On Demand Spotlight: Being John Malkovich



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Being John Malkovich is a strange beast, not just because of its oddball premise, but also because of how it wormed its way into our collective minds.

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It’s such a classic, its premise so well known, that we just accept it as it is, as if it’s a mainstream, ordinary and accessible film. But, while it’s critically adored and smothered by awards, Being John Malkovich is anything but ordinary.

John Cusack (at the peak of his ‘90s popularity) plays Craig, an out of work puppeteer who takes a clerical job in New York office block: He works on a half-floor, with low ceilings – officially known as the building’s “Floor 7 1/2”. While working there, he discovers something strange behind an old filing cabinet; a portal into the mind of John Malkovich.

For a brief spell of time, Craig can see through his eyes and even control the respected actor’s actions … before popping out the other end, back into his own body, and in a ditch by the New Jersey Turnpike.

Soon enough, Craig and a colleague he fancies, Maxine (Catherine Keener, in an Oscar-nominated role), are charging people $200 a go to enter Malkovich’s mind for 15 minutes at a time.

Malkovich plays himself in the film, bringing his trademark weirdness and surprising comic timing to the role. Rumour has it that the scene where a motorist throws a can at the actor while yelling “Yo, Malkovich!” was unplanned and unscripted.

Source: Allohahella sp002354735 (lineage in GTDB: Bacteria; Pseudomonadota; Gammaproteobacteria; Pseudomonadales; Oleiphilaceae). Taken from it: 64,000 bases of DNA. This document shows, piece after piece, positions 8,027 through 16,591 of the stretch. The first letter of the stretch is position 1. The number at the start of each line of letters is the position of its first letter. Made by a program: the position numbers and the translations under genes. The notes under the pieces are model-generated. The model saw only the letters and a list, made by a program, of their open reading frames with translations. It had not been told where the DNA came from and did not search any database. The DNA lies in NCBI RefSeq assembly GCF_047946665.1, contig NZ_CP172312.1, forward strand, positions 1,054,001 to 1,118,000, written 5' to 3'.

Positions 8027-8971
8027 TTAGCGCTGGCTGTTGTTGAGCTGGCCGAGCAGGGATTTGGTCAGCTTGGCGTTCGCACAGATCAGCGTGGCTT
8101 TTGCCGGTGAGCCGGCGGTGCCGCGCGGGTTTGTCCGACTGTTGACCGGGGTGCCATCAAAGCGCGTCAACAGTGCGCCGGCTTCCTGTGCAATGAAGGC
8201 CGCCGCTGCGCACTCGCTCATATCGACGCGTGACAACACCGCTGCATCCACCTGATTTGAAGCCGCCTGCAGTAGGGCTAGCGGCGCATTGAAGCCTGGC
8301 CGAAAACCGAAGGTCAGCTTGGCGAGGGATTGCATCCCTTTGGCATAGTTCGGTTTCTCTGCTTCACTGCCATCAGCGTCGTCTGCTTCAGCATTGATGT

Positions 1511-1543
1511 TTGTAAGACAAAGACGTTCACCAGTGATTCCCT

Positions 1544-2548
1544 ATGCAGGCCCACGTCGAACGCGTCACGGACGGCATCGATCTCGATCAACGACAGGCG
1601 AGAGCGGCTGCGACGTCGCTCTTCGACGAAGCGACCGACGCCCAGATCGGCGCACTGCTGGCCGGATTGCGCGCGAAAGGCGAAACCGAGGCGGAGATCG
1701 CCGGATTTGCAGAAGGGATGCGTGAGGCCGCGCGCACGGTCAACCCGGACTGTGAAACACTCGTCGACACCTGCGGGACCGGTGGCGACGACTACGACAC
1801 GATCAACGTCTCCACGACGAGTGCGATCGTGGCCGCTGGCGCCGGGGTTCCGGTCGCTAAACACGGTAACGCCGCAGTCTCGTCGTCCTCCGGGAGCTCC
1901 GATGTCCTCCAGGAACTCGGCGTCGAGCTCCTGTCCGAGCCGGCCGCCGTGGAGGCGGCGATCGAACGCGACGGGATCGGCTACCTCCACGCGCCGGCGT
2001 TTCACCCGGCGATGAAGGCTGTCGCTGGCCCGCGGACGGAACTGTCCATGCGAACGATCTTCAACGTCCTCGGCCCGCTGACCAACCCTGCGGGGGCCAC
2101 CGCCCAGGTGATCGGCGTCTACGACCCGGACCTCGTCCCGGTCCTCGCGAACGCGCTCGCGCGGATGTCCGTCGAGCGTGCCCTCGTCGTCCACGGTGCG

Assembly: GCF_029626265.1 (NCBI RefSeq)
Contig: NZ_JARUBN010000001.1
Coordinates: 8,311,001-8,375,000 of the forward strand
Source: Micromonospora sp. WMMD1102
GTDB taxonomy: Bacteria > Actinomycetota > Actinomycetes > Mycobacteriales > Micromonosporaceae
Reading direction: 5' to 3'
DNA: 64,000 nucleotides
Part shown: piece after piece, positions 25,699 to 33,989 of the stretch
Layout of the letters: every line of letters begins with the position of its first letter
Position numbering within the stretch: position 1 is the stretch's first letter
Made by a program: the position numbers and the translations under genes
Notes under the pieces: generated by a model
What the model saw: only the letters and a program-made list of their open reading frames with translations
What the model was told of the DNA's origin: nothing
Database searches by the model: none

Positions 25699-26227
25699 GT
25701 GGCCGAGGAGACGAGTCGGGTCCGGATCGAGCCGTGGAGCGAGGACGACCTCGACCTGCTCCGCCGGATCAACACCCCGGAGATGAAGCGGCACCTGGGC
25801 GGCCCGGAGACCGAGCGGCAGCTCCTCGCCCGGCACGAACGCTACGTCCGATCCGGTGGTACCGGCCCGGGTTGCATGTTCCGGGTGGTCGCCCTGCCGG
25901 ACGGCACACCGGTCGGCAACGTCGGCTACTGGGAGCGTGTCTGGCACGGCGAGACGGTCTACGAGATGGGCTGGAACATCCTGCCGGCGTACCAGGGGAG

Being John Malkovich is the kind of film that gives surrealism a good name: It’s mind-expanding and wholly original, but it’s also funny and lively, with a neat visual style and spirited performances from a starry cast. (Cameron Diaz and Charlie Sheen also appear.)

It’s a good time to watch this unique gem for a number of reasons. Spike Jonze, the director, has had a remarkable career since this film, having made Adaptation and Her, and appeared in The Wolf of Wall Street (he played DiCaprio’s boss in the crummy, penny-stock company). Its writer, Charlie Kaufman, also went on to great things, writing Eternal Sunshine of the Spotless Mind.

Also, it’s fun to watch at Oscar season, as the film was nominated for three Academy Awards in 1999 (Best Original Screenplay, Best Supporting Actress and Best Director). We sometimes imagine that Oscar-nominated films are worthy dramas, full of weight and importance. Well, as Being John Malkovich proved, that’s not always the case.


See the world through a fresh set of eyes.

This instant classic is instantly available on Virgin On Demand.


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